Judge upholds New York vaccination law for students in Amish lawsuit
ALBANY, N.Y. (WENY) -- A judge has denied a request to temporarily halt New York's state law banning religious exemptions to vaccination for students.
Supreme Court Justice Daniel Doyle ruled that the state has the authority to require vaccination to protect public health, citing prior appeals court decisions.
He also rejected the lawsuit claims by an Amish family that the new law is a violation of religious rights protections in the state constitution.
But medical exemptions to vaccinations are still permitted.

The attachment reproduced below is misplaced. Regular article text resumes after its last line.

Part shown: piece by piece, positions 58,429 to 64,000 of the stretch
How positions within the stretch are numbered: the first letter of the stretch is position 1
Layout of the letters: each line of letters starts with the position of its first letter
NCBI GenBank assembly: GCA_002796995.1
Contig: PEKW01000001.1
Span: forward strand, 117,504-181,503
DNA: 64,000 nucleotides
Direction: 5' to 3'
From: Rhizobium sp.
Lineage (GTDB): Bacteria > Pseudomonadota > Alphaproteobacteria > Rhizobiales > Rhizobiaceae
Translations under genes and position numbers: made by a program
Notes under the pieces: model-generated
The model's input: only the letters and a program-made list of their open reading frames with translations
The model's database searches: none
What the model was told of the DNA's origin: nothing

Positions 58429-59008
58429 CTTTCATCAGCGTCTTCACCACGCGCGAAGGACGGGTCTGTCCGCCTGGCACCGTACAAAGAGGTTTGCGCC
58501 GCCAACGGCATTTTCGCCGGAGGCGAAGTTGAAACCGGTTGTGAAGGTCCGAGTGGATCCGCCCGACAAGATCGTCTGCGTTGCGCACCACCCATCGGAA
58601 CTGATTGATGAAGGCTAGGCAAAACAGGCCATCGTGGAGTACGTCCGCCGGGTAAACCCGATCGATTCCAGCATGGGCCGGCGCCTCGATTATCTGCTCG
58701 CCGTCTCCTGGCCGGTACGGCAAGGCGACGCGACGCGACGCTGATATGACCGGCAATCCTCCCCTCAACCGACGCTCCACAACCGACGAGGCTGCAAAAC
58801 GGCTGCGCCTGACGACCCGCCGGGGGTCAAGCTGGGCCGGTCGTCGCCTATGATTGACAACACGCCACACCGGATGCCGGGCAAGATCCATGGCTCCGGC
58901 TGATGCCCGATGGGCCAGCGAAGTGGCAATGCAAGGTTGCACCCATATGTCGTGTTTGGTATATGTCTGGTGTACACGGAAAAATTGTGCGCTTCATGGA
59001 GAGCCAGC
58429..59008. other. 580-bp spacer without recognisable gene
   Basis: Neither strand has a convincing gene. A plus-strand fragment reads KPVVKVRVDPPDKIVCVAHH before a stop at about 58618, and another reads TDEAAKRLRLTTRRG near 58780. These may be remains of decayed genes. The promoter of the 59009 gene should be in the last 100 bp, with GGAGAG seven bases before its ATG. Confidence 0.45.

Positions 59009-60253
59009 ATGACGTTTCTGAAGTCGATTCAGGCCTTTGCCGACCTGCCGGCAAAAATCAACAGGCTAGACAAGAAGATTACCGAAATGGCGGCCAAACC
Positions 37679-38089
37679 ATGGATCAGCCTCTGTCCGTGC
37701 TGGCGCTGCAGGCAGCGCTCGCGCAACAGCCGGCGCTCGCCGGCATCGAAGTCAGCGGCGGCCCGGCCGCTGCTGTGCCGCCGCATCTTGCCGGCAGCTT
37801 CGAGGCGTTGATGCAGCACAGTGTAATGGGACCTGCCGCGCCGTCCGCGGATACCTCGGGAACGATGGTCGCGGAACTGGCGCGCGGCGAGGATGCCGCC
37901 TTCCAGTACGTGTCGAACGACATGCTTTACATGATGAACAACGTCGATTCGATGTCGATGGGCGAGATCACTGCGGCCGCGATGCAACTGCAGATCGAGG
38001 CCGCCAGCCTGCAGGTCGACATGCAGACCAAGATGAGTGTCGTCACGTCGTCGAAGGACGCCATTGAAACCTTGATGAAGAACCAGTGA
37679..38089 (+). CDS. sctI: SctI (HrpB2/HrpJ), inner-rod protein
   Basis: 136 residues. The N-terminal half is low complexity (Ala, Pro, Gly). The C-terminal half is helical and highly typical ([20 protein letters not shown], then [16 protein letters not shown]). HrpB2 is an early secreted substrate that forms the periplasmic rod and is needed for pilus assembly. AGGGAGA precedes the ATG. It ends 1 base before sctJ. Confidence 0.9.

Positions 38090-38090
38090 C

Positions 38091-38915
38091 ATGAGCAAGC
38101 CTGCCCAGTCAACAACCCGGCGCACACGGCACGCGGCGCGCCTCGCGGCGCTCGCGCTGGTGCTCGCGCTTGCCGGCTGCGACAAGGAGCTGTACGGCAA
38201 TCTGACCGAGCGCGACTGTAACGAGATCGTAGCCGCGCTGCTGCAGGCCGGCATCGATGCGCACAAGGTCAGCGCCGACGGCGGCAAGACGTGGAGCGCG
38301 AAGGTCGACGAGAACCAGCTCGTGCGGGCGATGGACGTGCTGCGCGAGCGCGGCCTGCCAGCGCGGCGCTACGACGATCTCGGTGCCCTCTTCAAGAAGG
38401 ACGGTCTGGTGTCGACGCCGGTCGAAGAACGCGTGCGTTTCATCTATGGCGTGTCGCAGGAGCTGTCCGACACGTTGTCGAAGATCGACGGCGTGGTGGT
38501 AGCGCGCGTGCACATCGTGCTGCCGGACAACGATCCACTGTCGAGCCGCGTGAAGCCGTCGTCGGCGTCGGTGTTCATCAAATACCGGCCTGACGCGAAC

The Amish family's case involved unvaccinated children attending Cranberry Marsh School, a private Amish-run school in rural Seneca County, about 60 miles southeast of Rochester, according to the Star Gazette.
The lawsuit filed by Jonas Stoltzfus, who has three children at the school, was the latest to challenge the law requiring that students be fully immunized to attend school and childcare.
"Judge Doyle's bare-bones, elementary opinion is both frustrating and disheartening, if not surprising," Stoltzfus' attorney, James Mermigis, said. "The glaring absence of any analysis of the plaintiff's strongly held beliefs and the unreasonable burdens on those beliefs -- more so, the absence of even the word Amish -- shows an unhidden, callous disrespect for religion."